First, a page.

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The Times-Picayune wasn't the first or last Advance Publications newspaper to undergo this transformation. The company began implementing this plan at many of its newspapers in 2009 despite waves of protest. However, the Times-Picayune was its foremost guinea pig. In a desperate attempt to recapture public favor, Advance implemented daily newsstand-only editions of the Times-Picayune to supplement its scant coverage. Author Rebecca Theim's deft treatment of the impact on employees and region; the enigmatic owners of Advance Publications; and Advance Publication's ambitious business model is a revelatory exposé of the swiftly changing face of journalism.
Posted January 2, 2014
Rebecca's Theim's HELL AND HIGH WATER is a knockout! Wonderfully written, its smart, fresh totally readable, informative and also entertaining prose takes the reader on a journey into the heart of the issue that the U.S. newspaper industry is confronting today--that is, will that industry, as print journalism, as we have known it, even survive? Ms Theim, traces the story of the New Orleans Times-Picayune, a nationally revered and locally loved daily newspaper, winner of many awards in recognition of its superior reporting, as it systematically begins to be transformed from the force it once was, to a struggling shell of itself, a several times a week web edition. This is the story of that fight, with many of the papers employees joining in, along with members of the community, in support of more than a newspaper, but a local institution that saw the citizens of New Orleans through Hurricane Katrina, among other events. Along the way, Ms.Theim gives us a real flavor of this amazing city, as well as the personalities that thread their way through this tale. And more than anything else, she gives us something very important to think about, and that is, what DO we want for our newspaper industry in this country? How DO we want our information to be delivered to us, and how do we safeguard, indeed, that we get that information, fully and unimpeded.Was this review helpful? Yes NoThank you for your feedback. Report this reviewThank you, this review has been flagged.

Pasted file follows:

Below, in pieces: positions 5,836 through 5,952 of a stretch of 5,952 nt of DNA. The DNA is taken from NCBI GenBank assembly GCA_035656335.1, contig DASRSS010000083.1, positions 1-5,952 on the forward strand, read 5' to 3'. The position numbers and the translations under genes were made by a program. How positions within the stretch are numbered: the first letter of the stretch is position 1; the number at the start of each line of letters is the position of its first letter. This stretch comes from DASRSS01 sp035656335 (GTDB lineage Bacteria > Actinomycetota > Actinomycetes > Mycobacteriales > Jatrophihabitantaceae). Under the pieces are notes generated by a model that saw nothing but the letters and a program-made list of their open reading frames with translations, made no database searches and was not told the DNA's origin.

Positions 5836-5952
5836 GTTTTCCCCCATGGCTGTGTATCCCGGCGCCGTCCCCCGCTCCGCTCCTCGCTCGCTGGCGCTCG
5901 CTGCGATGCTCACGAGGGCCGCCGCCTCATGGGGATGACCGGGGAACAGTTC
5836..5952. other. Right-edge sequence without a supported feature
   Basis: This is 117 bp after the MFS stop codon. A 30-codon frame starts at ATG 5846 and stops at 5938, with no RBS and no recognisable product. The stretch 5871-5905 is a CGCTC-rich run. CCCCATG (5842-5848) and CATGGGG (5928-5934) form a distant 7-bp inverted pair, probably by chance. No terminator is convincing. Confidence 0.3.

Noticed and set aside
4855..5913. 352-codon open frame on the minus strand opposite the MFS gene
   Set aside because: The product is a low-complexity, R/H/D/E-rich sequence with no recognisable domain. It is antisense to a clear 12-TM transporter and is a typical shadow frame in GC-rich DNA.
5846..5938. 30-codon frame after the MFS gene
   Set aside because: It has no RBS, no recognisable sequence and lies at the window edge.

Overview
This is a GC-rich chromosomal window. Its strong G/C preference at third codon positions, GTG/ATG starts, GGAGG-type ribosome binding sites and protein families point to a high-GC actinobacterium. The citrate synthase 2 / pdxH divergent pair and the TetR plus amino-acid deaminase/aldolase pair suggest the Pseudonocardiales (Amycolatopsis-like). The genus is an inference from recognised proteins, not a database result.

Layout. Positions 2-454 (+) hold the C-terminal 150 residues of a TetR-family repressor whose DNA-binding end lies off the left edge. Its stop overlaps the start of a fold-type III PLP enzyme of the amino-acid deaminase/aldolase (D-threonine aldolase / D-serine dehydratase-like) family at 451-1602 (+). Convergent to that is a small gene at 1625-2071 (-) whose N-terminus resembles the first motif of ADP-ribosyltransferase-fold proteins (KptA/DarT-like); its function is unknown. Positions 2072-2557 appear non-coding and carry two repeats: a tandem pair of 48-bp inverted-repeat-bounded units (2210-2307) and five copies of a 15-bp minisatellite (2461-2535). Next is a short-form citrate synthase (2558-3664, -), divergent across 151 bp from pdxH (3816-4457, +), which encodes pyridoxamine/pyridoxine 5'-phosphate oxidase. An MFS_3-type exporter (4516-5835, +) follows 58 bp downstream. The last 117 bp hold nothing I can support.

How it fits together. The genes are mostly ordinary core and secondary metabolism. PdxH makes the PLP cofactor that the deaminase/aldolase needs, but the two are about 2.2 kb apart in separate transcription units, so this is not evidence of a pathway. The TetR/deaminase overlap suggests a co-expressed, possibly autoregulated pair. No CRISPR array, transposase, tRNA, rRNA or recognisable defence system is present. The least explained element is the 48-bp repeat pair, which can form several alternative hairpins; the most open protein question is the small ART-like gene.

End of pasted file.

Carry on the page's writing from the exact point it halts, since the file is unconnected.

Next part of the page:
Posted December 14, 2013
Rebecca Theim, a reporting colleague when I held a staff writing position at The Times-Picayune, clearly takes up the cause of journalists and others impacted in draconian ways by the TP's wholesale move to digital. This is not a detached, objective treatment; it is passionate and intensely critical of a powerful media family and organization. That said, there is no doubt that Becky's work raises important questions, brings out the human dimension and promises to become a valuable reference point in the history of American journalism. Whatever your view of the digital revolution, this is a must read for any one concerned about the quality of journalism, its impact on our communities, and prospects for the next generation of writers, editors and photographers.Was this review helpful? Yes NoThank you for your feedback. Report this reviewThank you, this review has been flagged.
Posted December 14, 2013
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